Sound Processing in Matlab: I need help

  • MATLAB
  • Thread starter blue_raver22
  • Start date
  • #1
I need help in extracting the fundamental frequency from a recorded wav file. The input is an A-chord from the guitar sampled at 44100 Hz using mono.

my source code is as follows. The variable framed is components of the signal required to be processed. So if the waveform of chord A starts at time 1.2 seconds and starts to dissipate at 3.4 seconds, framed would be the signal components from 1.2 until approximately 2.5 seconds.

y = fft(framed);
m = abs(y); % absolute value to eliminate the imaginary components
blocksize = 8000;

% Avoid taking the log of 0.
index = find(m == 0);
xfft(index) = 1e-17;

mag = 20*log(m); % take the magnitude of the fft in dB
mag = mag(1:floor(blocksize/2));
f = (0:length(mag)-1)*Fs/blocksize;
f = f(:);

% Now create a frequency vector for the x-axis and plot the magnitude and phase.
%f = (0:length(framed)-1)'*100/length(framed);
figure;plot(f,mag),
ylabel('Abs. Magnitude'), grid on
xlabel('Frequency [Hertz]')
[ymax,maxindex]= max(mag); % takes the max values
maxindex
ymax

When running this program, the desired output waveform does not show the frequency of chord A (440 Hz) but rather something else. Please help me! Our thesis doesnt seem to be progressing anymore because of this minor but irritable problem. If anyone can please help me on this. Thanks!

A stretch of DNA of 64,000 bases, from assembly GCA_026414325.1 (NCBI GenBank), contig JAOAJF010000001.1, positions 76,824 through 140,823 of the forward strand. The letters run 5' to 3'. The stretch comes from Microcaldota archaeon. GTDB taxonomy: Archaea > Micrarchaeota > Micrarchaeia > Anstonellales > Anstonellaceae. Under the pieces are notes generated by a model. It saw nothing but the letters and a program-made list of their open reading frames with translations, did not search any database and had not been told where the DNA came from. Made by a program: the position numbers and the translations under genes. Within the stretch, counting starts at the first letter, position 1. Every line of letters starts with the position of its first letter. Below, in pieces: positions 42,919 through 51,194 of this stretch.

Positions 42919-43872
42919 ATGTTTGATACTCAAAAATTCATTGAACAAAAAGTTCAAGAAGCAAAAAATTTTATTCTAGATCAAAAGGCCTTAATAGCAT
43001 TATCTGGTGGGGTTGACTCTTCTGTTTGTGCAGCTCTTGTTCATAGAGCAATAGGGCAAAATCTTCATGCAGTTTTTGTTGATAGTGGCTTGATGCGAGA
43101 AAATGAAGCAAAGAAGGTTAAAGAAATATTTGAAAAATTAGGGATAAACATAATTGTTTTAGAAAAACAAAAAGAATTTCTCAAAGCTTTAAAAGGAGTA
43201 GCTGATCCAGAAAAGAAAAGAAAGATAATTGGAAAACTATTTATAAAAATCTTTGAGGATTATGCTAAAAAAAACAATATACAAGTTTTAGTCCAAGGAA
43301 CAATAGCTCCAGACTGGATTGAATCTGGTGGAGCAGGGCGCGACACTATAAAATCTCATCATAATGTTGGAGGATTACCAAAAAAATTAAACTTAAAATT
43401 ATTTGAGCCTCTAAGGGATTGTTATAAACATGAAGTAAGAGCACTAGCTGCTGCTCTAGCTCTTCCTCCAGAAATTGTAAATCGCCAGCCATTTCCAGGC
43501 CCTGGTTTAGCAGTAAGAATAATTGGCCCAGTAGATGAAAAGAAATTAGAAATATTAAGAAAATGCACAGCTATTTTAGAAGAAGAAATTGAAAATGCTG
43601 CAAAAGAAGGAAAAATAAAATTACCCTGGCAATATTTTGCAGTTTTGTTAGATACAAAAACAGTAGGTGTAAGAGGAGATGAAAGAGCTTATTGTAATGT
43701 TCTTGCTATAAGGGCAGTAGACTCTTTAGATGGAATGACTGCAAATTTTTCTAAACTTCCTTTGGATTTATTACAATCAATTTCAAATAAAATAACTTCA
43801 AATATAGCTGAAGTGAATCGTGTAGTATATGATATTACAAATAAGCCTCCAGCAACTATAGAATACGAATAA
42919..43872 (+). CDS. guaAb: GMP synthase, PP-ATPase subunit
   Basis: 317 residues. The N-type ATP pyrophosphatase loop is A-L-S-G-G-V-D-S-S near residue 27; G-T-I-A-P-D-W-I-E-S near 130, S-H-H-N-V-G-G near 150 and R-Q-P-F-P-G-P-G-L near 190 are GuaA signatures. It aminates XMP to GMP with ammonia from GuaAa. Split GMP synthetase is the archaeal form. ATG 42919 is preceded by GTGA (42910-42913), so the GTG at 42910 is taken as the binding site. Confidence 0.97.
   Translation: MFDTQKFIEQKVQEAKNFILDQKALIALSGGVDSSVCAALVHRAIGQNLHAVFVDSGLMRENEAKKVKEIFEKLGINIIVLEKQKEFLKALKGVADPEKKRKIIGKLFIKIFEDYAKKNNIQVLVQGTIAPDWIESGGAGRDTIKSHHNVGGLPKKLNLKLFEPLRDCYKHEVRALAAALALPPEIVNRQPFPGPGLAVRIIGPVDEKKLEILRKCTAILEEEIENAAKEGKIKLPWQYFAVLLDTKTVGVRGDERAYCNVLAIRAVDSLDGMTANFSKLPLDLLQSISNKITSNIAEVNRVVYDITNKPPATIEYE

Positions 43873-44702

miguel.mcervantes@gmail.com

or

blue_raver19@yahoo.com
 

Answers and Replies

  • #2
Help!

Or an alternative method would be a simpler way in extracting the fundamental frequency from a sound file... my syntax doesn't seem to give me the desired results...
 
  • #3
8
0
:cry:

You can't dilucidate the fundamental frequency by selecting the peak frequency as you are doing.
Moreover when you have a chord with several fundamental frequency mixed

(you have not a self coherent signal)
but a signal composed by three fundamental (temperated and therefore
non congruent) frequencies

good luck , Im afraid that the process you wish to program is somewhat more complex.
 
  • #4
we were able to display the right frequencies already. but now its just a matter of determining the right chord after recognizing the many harmonics present in one chord... do u think i can teach the program to recognize a series of harmonics that would yield the right chord? Like the D chord has D3, A3, D4, F#4,A4, D5 and F#5... if i teach the program to learn this progression it could possibly detect the correct chord... is this a good approach or does it involve a bit more than simpy looking for a chord's harmonics?
thanks!
 
  • #5
8
0
The temperated grid in which you try to locate the armonics of the notes that make up the chord are too coarse to reflect the armonc composition of the notes (due to the fact that armonics are growing lineary and temperated notes are growing logaritmically)
I think the problem you are trying to solve are quite more complex and you'd better do trying some autoscalar logaritmic transformation as wavelet o something similar.
Anyway, you could use (linear) Fourier transform but then you'd need to solve a difficult coherence problem ( that is extracting the Maximun Common Divisor of all the significant frecuencies in the signal) but this is more easy to say that to solve because if you have some noise in each frequency, you'll end up saying that the fundamental frecuency is the lower in the system; that ist the inverse of the duration of the sample.
 

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